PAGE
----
“Don’t end up with a dude, Zach. They’re all terrible!” Matt blurted as Zach and I sat on the couch, drinking martinis.
Matt and Zach are roommates, gay/bi (respectably), and not partners. In fact, when Matt introduces Zach to his gay friends, it normally goes something like this: “So-and-so, meet Zach, my roommate. No, we haven’t had sex. No, I’m not lying.”
“I’m serious, Zach. All men are terrible! You’re better off with a woman.” Matt was on his third martini and was getting more and more vocal, more and more slap happy. I have red marks on my thighs to prove it.
Zach had been exploring the sexual rainbow for a few months, trampling all over the spectrum. He’d been with men, women; young, old; ugly, sexy. It didn’t matter who it was, Zach just wanted to have sex. However, Zach and Matt had just come back from Denver where Zach had a rough encounter with a group of gay men.
“I genuinely thought gay men were different. I thought I could be myself and be accepted, but these guys were assholes!” Zach said. The two of them were catching me up on their escapades over the weekend.
“What Zach is trying to say,” Matt elaborated, “is that he pissed these gay men off because he said, ‘All gay men are easy’, and they tore into him!” Matt slapped Zach on the arm, laughing.
“What? It’s true!” Zach said. “It’s a whole lot easier to get in a guy’s pants than a girl’s.”
“You think that’s true, Matt?” I pipe up from the other end of the couch.
“Most homosexual men I meet are trying to become sexual as quickly as possible,” Matt said. “Even with my ex, we had sex on the second date. I thought that was going a bit fast, but he didn’t.”
Honestly, Matt had a point. With my ex-boyfriend, we had sex on the second date too. And outside of dating, I could get a hook up with a guy a whole lot faster than with a girl.
This past summer I visited a friend in Oakland. I had recently broken up with my boyfriend, and I just wanted meaningless sex.
So what did I do? I do what every gay man does when he wants booty as quickly as possible — I downloaded Grindr.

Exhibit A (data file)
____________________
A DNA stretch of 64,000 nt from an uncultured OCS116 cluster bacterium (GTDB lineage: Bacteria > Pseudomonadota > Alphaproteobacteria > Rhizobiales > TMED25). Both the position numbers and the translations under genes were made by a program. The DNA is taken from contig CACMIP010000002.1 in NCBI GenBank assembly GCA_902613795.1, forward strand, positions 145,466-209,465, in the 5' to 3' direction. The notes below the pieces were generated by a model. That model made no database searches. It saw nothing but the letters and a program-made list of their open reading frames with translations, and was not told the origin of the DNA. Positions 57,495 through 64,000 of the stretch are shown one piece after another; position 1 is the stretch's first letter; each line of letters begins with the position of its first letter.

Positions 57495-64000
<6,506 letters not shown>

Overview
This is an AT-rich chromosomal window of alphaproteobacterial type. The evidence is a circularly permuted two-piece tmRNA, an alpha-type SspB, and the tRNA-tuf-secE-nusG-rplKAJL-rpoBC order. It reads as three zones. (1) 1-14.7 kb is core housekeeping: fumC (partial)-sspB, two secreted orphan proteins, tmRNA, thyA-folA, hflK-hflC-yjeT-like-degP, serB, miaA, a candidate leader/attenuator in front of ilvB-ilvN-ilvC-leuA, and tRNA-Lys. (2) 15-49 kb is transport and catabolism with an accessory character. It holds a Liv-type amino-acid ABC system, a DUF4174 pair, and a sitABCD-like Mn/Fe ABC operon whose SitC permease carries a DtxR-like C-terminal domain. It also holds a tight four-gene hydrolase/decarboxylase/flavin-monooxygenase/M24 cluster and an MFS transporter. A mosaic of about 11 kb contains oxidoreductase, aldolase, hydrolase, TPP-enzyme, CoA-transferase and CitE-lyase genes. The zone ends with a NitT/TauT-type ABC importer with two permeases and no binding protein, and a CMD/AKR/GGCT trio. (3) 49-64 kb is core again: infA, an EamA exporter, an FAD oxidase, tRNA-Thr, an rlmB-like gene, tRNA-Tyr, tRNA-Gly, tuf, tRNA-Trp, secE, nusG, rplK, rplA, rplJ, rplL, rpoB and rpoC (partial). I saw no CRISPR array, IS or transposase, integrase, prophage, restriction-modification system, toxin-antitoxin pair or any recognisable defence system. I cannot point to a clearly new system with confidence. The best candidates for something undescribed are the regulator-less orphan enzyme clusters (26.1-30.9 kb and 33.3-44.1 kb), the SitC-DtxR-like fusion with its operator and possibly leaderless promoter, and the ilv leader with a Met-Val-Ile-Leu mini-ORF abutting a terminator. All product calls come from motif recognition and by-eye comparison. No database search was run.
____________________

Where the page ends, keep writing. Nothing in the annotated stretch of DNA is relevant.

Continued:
The following are ACTUAL profiles on Grindr:
Looking for now. GloryH0le. Let’s play RN. Horny. F***MyHole.
What the profile names on Grindr lack in creativity, they make up for in blatant candor.
Within two minutes of downloading the app, I had a boy and apartment at my disposal. And that’s exactly what it was — disposal — both men using each other to get something out of the other. It’s not a night of passion. It’s a transaction.
“What about gay marriages?” I ask.
I’m back with Matt, attempting to eat ice cream while driving, failing miserably. The steering wheel is covered in sticky liquid sugar. Meanwhile, Matt gracefully lapped his ice cream with a napkin on his lap. He was a lot better at this than I was.
“I’m cynical of gay relationships.” Matt said.
“Why?” I replied.
“I am very suspicious of any homosexual, male couple because I feel like they are all open.” Matt went on to talk about his good friend on the East Coast. He had been married for three years but had recently solicited Matt for sex.
“What the hell?” Matt said. “Does anyone believe in sanctity anymore!”
I was fuming, and not from the brown goo dripping down my arm. But why? Why was Matt so upset about this? Why was I so upset about this?
I think it’s because we are all holding our breath, hoping someone will be different, hoping someone will break the stereotypes, but we keep getting let down.
In my years of coming out and stepping into the gay culture, I have yet to meet a gay couple that hasn’t been open at one point or another.